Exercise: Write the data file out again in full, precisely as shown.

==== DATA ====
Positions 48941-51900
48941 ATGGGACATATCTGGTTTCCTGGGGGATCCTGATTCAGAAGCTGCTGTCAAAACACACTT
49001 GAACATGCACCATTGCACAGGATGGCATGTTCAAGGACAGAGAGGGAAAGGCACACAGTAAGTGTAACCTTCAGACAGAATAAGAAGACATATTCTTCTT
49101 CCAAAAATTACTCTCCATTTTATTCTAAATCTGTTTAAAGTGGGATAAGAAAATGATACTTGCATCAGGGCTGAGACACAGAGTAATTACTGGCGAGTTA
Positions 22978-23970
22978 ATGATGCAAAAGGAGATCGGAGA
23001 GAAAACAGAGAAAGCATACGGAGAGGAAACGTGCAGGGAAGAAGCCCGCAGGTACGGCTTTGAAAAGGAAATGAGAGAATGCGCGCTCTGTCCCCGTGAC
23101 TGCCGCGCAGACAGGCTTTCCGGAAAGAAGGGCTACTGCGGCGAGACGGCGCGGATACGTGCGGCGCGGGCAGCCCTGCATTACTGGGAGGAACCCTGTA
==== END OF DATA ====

Positions 48941-51900
48941 ATGGGACATATCTGGTTTCCTGGGGGATCCTGATTCAGAAGCTGCTGTCAAAACACACTT
49001 GAACATGCACCATTGCACAGGATGGCATGTTCAAGGACAGAGAGGGAAAGGCACACAGTAAGTGTAACCTTCAGACAGAATAAGAAGACATATTCTTCTT
49101 CCAAAAATTACTCTCCATTTTATTCTAAATCTGTTTAAAGTGGGATAAGAAAATGATACTTGCATCAGGGCTGAGACACAGAGTAATTACTGGCGAGTTA
Positions 22978-23970
22978 ATGATGCAAAAGGAGATCGGAGA
23001 GAAAACAGAGAAAGCATACGGAGAGGAAACGTGCAGGGAAGAAGCCCGCAGGTACGGCTTTGAAAAGGAAATGAGAGAATGCGCGCTCTGTCCCCGTGAC
23101 TGCCGCGCAGACAGGCTTTCCGGAAAGAAGGGCTACTGCGGCGAGACGGCGCGGATACGTGCGGCGCGGGCAGCCCTGCATTACTGGGAGGAACCCTGTA